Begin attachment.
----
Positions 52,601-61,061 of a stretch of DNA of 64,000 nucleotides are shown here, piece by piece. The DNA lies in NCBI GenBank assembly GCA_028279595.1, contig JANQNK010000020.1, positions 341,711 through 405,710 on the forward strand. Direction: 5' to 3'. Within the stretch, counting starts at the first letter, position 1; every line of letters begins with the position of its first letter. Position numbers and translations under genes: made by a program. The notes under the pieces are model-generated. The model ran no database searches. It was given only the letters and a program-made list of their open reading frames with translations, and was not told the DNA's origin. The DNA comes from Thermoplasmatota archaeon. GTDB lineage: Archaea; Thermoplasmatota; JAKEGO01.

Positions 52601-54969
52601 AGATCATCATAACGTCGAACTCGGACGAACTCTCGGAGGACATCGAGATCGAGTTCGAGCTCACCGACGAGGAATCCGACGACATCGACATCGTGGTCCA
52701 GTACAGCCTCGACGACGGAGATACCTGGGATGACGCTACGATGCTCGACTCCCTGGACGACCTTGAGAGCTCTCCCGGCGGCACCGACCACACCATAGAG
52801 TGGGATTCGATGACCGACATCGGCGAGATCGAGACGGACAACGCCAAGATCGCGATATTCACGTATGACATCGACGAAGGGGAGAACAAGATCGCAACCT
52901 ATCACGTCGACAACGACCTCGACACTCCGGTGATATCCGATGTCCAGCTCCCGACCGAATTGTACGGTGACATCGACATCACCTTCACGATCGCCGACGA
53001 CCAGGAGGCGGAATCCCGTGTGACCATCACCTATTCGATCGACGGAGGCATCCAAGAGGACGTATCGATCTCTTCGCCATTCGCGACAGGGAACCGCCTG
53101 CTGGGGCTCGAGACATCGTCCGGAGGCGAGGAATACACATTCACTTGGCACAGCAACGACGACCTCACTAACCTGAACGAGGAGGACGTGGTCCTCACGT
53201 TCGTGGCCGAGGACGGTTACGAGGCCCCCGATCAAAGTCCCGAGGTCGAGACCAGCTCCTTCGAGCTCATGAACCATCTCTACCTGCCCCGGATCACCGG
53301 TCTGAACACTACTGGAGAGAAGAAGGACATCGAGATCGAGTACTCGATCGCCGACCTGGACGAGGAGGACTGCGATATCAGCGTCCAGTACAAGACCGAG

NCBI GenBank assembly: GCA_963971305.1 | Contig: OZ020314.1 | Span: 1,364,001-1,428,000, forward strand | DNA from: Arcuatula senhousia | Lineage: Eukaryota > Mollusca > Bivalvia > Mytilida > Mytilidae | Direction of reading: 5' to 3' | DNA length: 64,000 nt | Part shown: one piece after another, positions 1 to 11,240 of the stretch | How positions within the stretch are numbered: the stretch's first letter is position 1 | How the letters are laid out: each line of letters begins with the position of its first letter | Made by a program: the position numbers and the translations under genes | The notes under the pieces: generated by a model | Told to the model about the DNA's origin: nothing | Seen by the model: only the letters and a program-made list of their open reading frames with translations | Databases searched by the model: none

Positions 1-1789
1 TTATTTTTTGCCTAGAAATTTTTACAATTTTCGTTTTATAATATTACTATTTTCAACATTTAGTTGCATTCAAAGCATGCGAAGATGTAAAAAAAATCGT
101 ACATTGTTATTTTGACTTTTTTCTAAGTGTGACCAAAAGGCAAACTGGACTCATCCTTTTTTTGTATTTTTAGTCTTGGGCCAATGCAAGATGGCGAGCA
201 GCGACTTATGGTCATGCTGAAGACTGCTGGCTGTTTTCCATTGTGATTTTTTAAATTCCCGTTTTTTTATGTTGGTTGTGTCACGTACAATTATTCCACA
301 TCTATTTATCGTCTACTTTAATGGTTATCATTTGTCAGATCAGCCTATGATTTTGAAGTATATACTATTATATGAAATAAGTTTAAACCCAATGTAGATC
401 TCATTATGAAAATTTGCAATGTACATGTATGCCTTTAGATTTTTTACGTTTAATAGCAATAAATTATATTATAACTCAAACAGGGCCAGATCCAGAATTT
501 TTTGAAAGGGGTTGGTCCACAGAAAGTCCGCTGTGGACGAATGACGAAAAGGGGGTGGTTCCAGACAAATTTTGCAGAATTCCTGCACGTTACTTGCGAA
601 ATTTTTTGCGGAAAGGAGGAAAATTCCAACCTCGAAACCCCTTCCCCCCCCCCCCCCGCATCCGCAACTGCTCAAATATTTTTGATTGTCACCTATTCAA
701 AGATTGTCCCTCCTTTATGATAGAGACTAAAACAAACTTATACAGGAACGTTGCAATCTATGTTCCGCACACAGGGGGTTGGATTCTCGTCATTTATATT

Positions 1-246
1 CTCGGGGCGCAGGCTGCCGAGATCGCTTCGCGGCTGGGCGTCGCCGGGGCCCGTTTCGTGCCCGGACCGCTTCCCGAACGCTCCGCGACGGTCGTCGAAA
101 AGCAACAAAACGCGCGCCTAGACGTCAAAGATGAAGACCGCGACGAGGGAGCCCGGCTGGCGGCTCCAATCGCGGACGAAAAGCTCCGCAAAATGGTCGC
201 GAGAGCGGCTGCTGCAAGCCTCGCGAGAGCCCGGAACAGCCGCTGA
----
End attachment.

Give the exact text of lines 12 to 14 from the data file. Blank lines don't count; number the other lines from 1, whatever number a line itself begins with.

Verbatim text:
Positions 1-1789
1 TTATTTTTTGCCTAGAAATTTTTACAATTTTCGTTTTATAATATTACTATTTTCAACATTTAGTTGCATTCAAAGCATGCGAAGATGTAAAAAAAATCGT
101 ACATTGTTATTTTGACTTTTTTCTAAGTGTGACCAAAAGGCAAACTGGACTCATCCTTTTTTTGTATTTTTAGTCTTGGGCCAATGCAAGATGGCGAGCA